Andria vs. 164 - 171

LCF

a.k.a. Lucifer
Ok... I think the mystery is solved. As Pacis puella hinted, and my initial reaction of "punishment" :)

The complete protasis and apodosis look something similar to this (maybe not as colorful :)):

SI. si sensero hodie quicquam in his te nuptiis
fallaciae conari quo fiant minus,
aut velle in <ea> re ostendi quam sis callidus,
verberibu' caesum te in pistrinum, Dave, dedam usque ad necem,
ea lege atque omine ut, si te inde exemerim, ego pro te molam.

si sensero...

if I learn that... you had anything to do with this... I'll f' you up so bad...

in pistrinum dare/mittere servum = send to the mills, so that the slave works there as an ass.
 

limetrees

Civis Illustris
Line 165-7
sin eveniat quod volo,
in Pamphilo ut nil sit morae, restat Chremes
cui mi expurgandus est: et spero confore

But if it all works out as I hope, that there’s no objection on Pamphilius’ part,

there’s still Chremes that I have to make my excuses to, and I’d be confident I can do that [that that will happen].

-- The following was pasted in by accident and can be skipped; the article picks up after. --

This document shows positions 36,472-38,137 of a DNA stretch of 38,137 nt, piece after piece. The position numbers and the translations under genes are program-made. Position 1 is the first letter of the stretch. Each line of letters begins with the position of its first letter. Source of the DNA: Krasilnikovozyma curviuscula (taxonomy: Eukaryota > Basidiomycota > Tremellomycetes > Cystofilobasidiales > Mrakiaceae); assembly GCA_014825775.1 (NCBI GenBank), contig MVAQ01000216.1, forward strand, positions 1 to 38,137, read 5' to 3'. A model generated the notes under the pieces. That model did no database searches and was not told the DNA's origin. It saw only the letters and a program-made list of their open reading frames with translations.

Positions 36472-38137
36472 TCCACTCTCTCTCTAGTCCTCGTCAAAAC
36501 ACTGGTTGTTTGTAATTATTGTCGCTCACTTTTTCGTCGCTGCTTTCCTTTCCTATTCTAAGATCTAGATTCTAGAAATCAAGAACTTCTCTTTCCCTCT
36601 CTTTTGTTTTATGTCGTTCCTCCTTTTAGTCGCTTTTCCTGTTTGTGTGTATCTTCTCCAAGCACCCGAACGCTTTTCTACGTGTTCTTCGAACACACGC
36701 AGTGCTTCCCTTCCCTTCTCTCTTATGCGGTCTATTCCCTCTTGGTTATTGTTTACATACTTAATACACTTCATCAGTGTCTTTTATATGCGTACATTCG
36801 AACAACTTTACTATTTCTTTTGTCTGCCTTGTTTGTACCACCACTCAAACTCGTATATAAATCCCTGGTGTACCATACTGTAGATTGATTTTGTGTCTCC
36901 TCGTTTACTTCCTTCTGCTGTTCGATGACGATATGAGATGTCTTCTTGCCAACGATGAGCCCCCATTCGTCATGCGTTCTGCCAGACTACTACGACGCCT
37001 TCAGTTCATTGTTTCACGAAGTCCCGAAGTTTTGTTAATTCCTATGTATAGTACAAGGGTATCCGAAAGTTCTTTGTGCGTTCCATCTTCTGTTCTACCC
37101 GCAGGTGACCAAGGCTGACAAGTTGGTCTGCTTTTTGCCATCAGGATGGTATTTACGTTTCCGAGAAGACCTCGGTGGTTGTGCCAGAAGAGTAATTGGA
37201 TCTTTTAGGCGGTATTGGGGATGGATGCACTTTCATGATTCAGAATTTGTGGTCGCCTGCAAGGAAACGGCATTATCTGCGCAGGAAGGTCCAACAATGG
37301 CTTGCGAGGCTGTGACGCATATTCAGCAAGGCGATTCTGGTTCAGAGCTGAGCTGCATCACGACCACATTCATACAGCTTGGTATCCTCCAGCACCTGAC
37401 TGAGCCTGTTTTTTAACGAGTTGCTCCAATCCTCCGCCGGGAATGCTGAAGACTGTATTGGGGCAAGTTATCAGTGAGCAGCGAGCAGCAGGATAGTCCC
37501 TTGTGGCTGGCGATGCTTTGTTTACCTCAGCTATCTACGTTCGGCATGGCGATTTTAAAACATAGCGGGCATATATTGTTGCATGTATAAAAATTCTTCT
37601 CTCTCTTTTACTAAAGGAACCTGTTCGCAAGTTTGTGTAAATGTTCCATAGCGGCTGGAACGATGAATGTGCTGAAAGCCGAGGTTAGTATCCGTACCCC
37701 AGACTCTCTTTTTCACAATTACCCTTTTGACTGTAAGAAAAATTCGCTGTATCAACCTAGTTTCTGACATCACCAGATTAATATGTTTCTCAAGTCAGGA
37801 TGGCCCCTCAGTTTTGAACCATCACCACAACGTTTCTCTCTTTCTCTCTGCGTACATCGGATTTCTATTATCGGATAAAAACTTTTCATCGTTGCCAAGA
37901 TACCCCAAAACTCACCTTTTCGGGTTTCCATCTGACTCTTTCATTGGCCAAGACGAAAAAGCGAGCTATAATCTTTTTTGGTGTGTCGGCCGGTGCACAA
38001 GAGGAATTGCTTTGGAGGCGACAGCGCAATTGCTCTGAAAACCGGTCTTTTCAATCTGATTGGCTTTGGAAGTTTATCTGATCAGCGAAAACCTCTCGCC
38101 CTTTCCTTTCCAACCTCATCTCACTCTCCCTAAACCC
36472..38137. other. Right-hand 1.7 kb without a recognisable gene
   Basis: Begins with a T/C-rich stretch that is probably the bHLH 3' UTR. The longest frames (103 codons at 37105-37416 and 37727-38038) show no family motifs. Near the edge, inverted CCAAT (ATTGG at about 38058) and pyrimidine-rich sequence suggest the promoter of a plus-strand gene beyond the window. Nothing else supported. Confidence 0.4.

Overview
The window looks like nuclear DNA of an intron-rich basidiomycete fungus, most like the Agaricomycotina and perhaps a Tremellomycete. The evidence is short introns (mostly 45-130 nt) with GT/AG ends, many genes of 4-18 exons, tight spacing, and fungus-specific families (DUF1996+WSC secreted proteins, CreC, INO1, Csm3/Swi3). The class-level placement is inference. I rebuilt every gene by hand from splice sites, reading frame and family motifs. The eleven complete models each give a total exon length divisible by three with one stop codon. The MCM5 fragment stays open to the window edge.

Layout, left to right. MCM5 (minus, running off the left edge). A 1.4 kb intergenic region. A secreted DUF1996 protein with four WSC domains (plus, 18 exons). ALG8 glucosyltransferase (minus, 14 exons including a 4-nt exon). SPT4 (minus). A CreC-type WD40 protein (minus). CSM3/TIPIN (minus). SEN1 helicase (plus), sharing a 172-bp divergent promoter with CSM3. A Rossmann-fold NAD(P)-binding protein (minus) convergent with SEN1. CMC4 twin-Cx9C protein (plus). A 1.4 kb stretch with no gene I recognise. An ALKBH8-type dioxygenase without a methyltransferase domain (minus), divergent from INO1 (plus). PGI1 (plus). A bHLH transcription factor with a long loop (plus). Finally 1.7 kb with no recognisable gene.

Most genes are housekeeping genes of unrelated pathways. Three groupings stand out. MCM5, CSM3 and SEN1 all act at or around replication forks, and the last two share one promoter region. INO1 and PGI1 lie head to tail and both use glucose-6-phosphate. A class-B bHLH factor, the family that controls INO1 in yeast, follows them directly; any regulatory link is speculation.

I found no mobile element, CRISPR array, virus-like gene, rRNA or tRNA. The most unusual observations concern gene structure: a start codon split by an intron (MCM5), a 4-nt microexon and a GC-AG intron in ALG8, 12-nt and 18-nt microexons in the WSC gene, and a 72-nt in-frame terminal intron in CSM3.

Pacifica

grammaticissima
Staff member
Line 165-7
sin eveniat quod volo,
in Pamphilo ut nil sit morae, restat Chremes
cui mi expurgandus est: et spero confore

But if it all works out as I hope, that there’s no objection on Pamphilius’ part,

there’s still Chremes that I have to make my excuses to, and I’d be confident I can do that [that that will happen].
Not really "to make my excuses to", but "to excuse him (= Pamphilus) to". (cui mi (Pamphilus) expurgandus est.)
 
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Matthaeus

Vemortuicida strenuus
"nil est morae" roughly means that "there's no objection"? Lit. "there's no delay", right?
 

Pacifica

grammaticissima
Staff member
It has the sense of "hindrance/obstacle" rather than "delay" here (he fears that Pamphilus would like to prevent the thing from happening, not just delay it).
 
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limetrees

Civis Illustris
Not really "to make my excuses to", but "to excuse him (= Pamphilus) to". (cui mi (Pamphilus) expurgandus est.)

Yes. I was thinking about this today, knowing I had been a bit hasty, and trying to remember the line, and wondering had it been "cui expurgandus sum".

But are you taking "mi" as "mihi" [dative of agent], which is what I would say, or as a form of "meus", as your sentence here seems to be suggesting]?
So literally, "there's still Chremes, to whom he [Pamphilus] has to be excused by me." Is this what you mean? I think it's what I mean.
 
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